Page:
Campaigners and analysts say the country could decarbonise faster, but is held back by an arbitrary cap on renewable energy deployment. Under its 2019 electricity supply strategy, the government allows for another 1,500MW of coal power capacity to be installed this decade, while restricting solar installations to 1,000MW a year and wind to 1,600MW.

“That is our Achilles heel of climate ambition,” Alex Lenferna, secretary of the Climate Justice Coalition, a network of civil society groups in South Africa, told Climate Home News. “It’s also pretty hard for South Africa to secure green finance when we’re planning on building more coal.”

Hartmut Winkler, of the University of Johannesburg, told Climate Home News there was “no need for a renewable cap” which was creating an artificial barrier to decarbonisation.

“If there was a very clear signal that this country was going to push renewables, there would be absolutely no lack of interests from investors,” he said.

Fakir said the government has sought to keep the coal sector on side with a compromise that still allows for a significant amount of coal in the power mix.

While the government has approved a long-term vision to achieve carbon neutrality by 2050, the plan would still allow the country to burn coal with no exit date yet agreed.

“There is a lot of politics going on in the coal sector and vested interests. The term ‘coal mafia’ is used quite often to describe opaque purchasing contracts,” Winkler added.

Meanwhile, a fifth procurement round for 1,600 MW of onshore wind and 1,000 MW of solar energy was announced earlier this month – two years later than planned.

As a result of delayed renewable deployment and ageing coal power stations increasingly taken offline for maintenance, South Africa is experiencing periodic power cuts that Eskom says could last for the next five years.

 

 

 

6 April 2021

CLIMATE HOME NEWS

Renewable energy growth must speed up to meet Paris goals, agency says.

International Renewable Energy Agency says $131tn investment in renewables could be required over three decades.

Renewable electricity production needs to grow eight times faster than the current rate to help limit global heating, according to a report.

The International Renewable Energy Agency (Irena) said urgent action was needed to keep pace with rising demand for electricity, which could require a total investment of $131tn in renewables by 2050.

Francesco La Camera, the director general of Irena, said the “window of opportunity” to achieve the goals of the Paris climate agreement was closing fast.

“The recent trends show that the gap between where we are and where we should be is not decreasing but widening. We are heading in the wrong direction,” La Camera said. “We need a drastic acceleration of energy transitions to make a meaningful turnaround. Time will be the most important variable to measure our efforts.”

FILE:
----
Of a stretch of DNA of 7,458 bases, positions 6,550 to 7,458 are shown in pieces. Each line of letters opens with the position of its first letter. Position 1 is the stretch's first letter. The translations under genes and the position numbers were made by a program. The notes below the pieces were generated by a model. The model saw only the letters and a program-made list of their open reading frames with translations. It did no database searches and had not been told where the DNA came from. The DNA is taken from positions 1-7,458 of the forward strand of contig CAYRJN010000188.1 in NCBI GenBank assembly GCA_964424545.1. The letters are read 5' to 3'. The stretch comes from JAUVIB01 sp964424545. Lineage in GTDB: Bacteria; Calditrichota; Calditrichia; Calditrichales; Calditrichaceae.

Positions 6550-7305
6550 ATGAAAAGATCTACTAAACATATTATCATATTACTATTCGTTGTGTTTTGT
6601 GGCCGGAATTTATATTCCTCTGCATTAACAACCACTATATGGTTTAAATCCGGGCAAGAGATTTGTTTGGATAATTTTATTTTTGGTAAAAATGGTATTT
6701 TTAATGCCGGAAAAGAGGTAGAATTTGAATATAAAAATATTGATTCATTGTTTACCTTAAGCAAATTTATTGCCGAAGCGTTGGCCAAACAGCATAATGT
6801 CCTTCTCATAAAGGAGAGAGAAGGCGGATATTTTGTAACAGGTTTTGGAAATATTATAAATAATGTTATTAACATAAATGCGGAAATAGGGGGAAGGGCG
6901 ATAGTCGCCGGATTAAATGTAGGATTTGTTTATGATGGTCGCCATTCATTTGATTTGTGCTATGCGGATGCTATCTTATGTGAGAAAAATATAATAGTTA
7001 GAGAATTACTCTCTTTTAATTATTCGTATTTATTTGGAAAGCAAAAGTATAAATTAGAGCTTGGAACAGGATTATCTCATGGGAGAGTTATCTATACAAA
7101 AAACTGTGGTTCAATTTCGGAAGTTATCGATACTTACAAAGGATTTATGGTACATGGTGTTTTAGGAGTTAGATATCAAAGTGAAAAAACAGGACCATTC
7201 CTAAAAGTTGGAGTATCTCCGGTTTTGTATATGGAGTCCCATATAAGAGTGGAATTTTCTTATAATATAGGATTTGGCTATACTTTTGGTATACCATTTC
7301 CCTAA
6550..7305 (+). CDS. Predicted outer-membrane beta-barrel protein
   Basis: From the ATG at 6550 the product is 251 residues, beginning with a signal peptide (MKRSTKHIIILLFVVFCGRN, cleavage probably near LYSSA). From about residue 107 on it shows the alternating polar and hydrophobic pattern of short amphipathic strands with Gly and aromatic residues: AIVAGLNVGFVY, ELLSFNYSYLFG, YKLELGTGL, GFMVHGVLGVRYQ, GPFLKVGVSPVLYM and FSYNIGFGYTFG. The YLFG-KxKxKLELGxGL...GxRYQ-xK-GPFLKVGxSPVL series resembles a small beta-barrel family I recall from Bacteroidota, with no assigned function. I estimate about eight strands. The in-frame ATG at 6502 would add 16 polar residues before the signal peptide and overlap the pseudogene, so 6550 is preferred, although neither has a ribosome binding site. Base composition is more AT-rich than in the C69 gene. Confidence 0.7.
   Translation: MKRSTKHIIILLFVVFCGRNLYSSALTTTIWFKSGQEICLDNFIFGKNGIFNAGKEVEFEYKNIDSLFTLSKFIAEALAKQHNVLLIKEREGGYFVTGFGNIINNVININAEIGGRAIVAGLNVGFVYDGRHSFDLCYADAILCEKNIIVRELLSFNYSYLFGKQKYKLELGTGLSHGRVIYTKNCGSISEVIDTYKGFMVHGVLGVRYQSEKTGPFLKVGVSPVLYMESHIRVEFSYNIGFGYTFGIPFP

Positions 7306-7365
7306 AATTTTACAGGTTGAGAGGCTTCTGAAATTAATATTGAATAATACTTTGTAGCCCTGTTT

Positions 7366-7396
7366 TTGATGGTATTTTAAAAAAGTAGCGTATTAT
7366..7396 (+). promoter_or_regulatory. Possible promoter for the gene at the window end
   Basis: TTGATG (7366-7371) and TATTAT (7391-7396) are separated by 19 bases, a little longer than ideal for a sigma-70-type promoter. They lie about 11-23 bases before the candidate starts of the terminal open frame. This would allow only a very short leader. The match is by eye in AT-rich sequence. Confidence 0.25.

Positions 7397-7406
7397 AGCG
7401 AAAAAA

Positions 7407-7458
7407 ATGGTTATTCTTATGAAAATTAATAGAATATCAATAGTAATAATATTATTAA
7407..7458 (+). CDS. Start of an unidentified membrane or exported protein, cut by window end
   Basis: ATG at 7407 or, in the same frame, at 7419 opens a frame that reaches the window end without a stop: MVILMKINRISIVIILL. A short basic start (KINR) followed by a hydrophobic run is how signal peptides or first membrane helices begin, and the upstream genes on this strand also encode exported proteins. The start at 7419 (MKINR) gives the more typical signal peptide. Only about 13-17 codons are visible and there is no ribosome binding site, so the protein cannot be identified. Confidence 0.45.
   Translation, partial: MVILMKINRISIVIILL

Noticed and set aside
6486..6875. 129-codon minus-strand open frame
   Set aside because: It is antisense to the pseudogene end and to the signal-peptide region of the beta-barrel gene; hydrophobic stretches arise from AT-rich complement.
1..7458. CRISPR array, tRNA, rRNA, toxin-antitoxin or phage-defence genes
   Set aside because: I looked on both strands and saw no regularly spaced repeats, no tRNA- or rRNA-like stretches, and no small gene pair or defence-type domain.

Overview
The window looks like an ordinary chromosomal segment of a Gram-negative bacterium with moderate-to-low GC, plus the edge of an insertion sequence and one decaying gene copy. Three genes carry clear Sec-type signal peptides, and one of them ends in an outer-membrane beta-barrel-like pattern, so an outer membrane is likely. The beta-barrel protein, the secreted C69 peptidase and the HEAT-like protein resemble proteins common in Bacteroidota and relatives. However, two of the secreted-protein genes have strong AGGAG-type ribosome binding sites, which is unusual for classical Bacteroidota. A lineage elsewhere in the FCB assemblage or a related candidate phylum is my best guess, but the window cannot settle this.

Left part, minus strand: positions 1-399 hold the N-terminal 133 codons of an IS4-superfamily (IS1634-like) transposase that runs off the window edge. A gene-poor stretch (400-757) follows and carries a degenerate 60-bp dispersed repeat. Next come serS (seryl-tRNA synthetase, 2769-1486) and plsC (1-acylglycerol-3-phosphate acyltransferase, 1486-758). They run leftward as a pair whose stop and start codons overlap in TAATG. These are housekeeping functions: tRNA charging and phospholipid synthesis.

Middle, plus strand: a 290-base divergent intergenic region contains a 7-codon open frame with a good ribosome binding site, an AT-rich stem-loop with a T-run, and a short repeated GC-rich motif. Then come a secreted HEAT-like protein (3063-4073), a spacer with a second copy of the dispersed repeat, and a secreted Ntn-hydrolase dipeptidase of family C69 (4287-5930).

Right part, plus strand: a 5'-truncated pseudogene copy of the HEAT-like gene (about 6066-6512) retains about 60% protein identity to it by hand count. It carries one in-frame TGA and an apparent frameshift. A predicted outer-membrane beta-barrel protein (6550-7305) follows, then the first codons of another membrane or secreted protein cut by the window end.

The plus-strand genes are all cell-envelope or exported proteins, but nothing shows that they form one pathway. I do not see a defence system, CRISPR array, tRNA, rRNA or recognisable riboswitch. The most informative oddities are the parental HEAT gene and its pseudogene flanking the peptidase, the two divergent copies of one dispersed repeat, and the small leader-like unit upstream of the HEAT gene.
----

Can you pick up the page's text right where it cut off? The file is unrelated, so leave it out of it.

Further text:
The agency’s outlook report says keeping a lid on rising temperatures will require electricity to surpass fossil fuels as the dominant source of energy before 2050, as more economies electrify transport and heating to help cut carbon emissions.

Clean electricity will also be in high demand to produce “green hydrogen” to burn in heavy industry and manufacturing plants where direct electrification is not possible.

The surge in electricity use could mean that electric power will make up just over half of all energy consumed by 2050, compared with 21% in 2018. Fossil fuels have made up almost two-thirds of energy consumption in recent years but may be reduced to 10% by 2050.

The agency believes that the world had already passed its peak oil demand before the slump in the market for transport fuels during the coronavirus pandemic, and gas should peak within the next three years.

Irena’s scenario is in stark contrast to the future modelled by the oil and gas giant Shell, which predicts that demand for gas will continue to climb until the mid-2030s at the earliest before beginning to decline.

The agency expects oil to decline to 4% of the world’s energy use by 2050, gas to peak in 2025 before falling to 6%, and coal to fall to 2% by the middle of the century.

La Camera said there were “several favourable elements” that could hasten the transition to a clean energy system. The economies responsible for more than half of the world’s global carbon emissions have pledged to become carbon neutral by 2050, financial markets and investors are turning towards sustainable investments, and Covid-19 has demonstrated the risks in tethering economies to the financial fate of fossil fuels, he said.

“As governments pump huge sums in bailouts and recovery, investment must support energy transition. It is time to act and countries can lead the way with policies for a climate-safe, prosperous and just energy system fit for the 21st century,” La Camera said.

 

 

15 March 2021

The Guardian